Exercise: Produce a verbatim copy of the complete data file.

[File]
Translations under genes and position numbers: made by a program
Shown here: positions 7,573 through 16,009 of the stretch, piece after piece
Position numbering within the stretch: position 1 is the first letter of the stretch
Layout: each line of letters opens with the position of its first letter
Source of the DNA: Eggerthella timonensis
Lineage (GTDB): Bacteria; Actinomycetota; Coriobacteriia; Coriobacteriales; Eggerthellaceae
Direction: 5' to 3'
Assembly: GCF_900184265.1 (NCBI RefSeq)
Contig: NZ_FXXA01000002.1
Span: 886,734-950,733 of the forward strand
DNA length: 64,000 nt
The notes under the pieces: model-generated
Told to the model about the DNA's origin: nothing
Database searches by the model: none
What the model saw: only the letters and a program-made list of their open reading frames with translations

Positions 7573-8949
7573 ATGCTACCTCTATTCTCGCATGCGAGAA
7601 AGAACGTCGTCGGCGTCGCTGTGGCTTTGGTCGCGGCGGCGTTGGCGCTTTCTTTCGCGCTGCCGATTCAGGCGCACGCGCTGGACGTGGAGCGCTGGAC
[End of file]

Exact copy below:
Translations under genes and position numbers: made by a program
Shown here: positions 7,573 through 16,009 of the stretch, piece after piece
Position numbering within the stretch: position 1 is the first letter of the stretch
Layout: each line of letters opens with the position of its first letter
Source of the DNA: Eggerthella timonensis
Lineage (GTDB): Bacteria; Actinomycetota; Coriobacteriia; Coriobacteriales; Eggerthellaceae
Direction: 5' to 3'
Assembly: GCF_900184265.1 (NCBI RefSeq)
Contig: NZ_FXXA01000002.1
Span: 886,734-950,733 of the forward strand
DNA length: 64,000 nt
The notes under the pieces: model-generated
Told to the model about the DNA's origin: nothing
Database searches by the model: none
What the model saw: only the letters and a program-made list of their open reading frames with translations

Positions 7573-8949
7573 ATGCTACCTCTATTCTCGCATGCGAGAA
7601 AGAACGTCGTCGGCGTCGCTGTGGCTTTGGTCGCGGCGGCGTTGGCGCTTTCTTTCGCGCTGCCGATTCAGGCGCACGCGCTGGACGTGGAGCGCTGGAC